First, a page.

Davidoff studied in Odessa and Kiev, joining the opera at Tbilisi in 1893.
His Moscow début was with Savva Mamontov’s Private Russian Opera in 1896, and with this company in early 1898 he took the title role in the première of Rimsky-Korsakov’s Sadko.
From 1900 to 1912 he sang at the Mariinsky in St Petersburg, appearing first as Hermann in The Queen of Spades, the opera with which he became most closely associated until increasing deafness brought his career to an end.
His voice, which was that of a lyric tenor, was heavily taxed by roles such as Otello and Canio, yet his contemporary, Sergey Levik, held that his special ability lay in bringing lyric qualities to such roles.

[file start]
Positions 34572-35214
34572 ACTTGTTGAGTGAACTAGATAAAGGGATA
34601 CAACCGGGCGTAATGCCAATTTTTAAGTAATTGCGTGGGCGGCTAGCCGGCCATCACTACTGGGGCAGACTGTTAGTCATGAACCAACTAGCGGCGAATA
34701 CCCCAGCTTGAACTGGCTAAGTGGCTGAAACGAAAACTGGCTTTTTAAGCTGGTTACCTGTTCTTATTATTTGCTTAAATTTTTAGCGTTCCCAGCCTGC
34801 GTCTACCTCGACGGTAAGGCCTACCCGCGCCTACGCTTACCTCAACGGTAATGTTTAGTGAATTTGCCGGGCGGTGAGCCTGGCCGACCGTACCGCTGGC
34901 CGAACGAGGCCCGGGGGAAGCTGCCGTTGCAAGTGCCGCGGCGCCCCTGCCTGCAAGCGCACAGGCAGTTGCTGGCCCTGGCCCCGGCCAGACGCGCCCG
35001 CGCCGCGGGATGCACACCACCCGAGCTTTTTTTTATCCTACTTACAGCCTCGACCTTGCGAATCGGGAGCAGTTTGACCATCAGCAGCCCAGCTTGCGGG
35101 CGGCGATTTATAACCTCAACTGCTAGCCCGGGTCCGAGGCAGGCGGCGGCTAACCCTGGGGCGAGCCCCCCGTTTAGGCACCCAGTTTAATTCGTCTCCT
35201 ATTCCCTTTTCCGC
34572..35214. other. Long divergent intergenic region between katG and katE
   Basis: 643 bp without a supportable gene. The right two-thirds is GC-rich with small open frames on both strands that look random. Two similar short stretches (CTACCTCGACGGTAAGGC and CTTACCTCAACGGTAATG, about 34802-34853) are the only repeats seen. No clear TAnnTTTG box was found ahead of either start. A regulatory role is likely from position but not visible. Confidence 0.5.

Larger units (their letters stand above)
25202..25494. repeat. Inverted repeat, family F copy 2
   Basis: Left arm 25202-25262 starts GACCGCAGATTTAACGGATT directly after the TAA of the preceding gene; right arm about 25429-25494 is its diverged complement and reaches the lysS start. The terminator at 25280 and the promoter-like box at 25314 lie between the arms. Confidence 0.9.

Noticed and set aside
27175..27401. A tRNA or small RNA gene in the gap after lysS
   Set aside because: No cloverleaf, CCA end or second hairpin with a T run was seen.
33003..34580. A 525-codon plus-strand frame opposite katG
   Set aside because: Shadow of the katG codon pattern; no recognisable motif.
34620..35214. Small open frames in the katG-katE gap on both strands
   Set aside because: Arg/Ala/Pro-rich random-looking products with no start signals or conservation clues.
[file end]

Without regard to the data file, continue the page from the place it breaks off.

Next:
He also sang in Paris, where in 1934 he briefly became director of the Opéra Russe.
In 1914 due to progressing deafness Davydov was forced to quit opera but continued to perform, singing popular songs and romances. In 1924 he departed to France and was invited by Fyodor Chalyapin to become the artistic director of his opera troupe. In 1935 Davydov returned to the USSR. In his later years he taught vocals at Mariinsky Theatre (known at the time as the Kirov Opera and Ballet Theatre) and published memoirs on Tchaikovsky and Chalyapin, among many other musicians and composers he’d met.